A pedestrian wearing a face mask stops in Times Square, Thursday, March 12, 2020, in New York. (Photo: AP)
As New York City readies to reopen some businesses Monday, the state’s latest data suggests hospitalizations and deaths linked to the coronavirus are continuing their gradual decline.
Mayor Bill De Blasio says city inspectors will visit every construction site to ensure compliance with rules to protect workers and the community from COVID-19.
Gov. Andrew Cuomo said at least 42 people died in New York on Thursday due to COVID-19. That’s a drop from as many as 800 deaths in one day as the crisis peaked in mid-April, according to the state’s official tally, which doesn’t include people who likely died of the disease.
Meanwhile, 2,728 patients were hospitalized for COVID-19 Thursday, down from a peak of over 18,000.
“The people of the state radically changed how they behaved and look at that progress: lowest number of hospitalizations to date in a matter of weeks,” Cuomo said.
The latest data suggests deaths are dropping in New York City as well: The city has reported nearly 150 confirmed COVID-19 deaths in the last week, down from about 300 in the previous week.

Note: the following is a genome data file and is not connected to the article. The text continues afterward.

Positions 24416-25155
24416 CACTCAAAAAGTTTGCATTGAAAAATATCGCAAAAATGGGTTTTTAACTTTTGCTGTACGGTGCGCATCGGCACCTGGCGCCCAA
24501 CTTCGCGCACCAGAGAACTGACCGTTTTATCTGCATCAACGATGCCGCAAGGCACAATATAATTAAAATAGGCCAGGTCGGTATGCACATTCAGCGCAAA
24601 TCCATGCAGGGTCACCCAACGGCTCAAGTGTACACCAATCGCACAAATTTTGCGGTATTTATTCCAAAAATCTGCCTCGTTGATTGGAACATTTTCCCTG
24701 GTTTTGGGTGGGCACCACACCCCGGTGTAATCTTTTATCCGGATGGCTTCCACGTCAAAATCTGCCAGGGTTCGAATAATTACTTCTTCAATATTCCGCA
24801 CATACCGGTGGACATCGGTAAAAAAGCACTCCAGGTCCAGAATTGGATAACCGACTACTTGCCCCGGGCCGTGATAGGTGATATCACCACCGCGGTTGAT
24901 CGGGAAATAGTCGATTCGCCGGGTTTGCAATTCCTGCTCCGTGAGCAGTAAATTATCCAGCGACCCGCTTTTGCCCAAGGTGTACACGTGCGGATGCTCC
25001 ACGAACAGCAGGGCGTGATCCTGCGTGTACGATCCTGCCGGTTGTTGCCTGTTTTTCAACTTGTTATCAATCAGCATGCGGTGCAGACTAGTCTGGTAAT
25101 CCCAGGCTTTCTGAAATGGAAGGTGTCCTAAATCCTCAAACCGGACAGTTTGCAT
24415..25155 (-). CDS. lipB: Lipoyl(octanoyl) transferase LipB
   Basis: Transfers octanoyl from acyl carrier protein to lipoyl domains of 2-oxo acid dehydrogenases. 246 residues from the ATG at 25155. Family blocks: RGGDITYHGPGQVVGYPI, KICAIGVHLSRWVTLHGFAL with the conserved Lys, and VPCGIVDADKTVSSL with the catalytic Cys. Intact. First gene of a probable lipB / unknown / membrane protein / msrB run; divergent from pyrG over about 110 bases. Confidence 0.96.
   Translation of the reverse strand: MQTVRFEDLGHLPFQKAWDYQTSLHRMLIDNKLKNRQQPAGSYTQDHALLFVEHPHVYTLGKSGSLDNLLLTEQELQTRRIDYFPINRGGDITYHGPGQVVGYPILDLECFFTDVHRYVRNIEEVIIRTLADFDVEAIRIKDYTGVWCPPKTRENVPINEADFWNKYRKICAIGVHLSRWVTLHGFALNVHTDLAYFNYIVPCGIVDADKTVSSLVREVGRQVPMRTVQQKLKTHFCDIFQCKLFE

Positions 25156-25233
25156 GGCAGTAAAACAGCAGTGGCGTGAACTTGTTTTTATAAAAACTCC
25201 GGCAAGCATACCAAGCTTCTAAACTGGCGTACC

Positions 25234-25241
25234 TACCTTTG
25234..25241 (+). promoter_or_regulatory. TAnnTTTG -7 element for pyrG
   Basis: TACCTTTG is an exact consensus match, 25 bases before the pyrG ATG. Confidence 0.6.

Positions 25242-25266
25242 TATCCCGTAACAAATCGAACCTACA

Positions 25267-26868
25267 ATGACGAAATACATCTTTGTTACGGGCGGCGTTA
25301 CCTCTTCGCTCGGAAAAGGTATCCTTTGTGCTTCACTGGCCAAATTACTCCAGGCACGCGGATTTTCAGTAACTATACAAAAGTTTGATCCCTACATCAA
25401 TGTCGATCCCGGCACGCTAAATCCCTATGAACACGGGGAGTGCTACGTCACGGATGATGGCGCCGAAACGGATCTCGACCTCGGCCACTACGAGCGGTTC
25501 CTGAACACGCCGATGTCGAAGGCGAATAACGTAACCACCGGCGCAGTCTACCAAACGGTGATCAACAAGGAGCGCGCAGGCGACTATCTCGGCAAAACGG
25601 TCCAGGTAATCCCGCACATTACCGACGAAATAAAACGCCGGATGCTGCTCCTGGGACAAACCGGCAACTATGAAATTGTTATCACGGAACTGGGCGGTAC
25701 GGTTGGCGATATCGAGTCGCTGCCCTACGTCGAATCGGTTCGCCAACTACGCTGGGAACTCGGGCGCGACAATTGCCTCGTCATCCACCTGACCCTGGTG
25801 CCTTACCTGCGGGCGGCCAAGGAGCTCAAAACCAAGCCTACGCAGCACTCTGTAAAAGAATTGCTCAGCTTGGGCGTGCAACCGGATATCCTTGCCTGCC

There are concerns that the progress could be undermined by large protests in the recent days over police misconduct. The governor has urged protesters to get tested for the virus.
Some regions that are reopening have seen upticks.
The Fingers Lake region, for example, has seen over 200 people hospitalized for COVID-19 this week, up from around 120 in early May.
Workers can return to the job at up to 32,000 construction sites when New York City enters the first phase of easing coronavirus restrictions on Monday, de Blasio said.
Inspectors from the city Department of Buildings will visit every site to check for compliance with rules requiring hand sanitizer, face coverings and social distancing, the mayor said, adding that the inspectors will “educate” construction managers during the first 30 days and will move to fines and stop-work orders after that.
The first phase of reopening also gives the green light to manufacturing and wholesale trade businesses. Retail stores can offer curbside or in-store pickup or drop off.
The city is boosting coronavirus testing capacity and will deploy mobile testing trucks in Queens and the Bronx next week.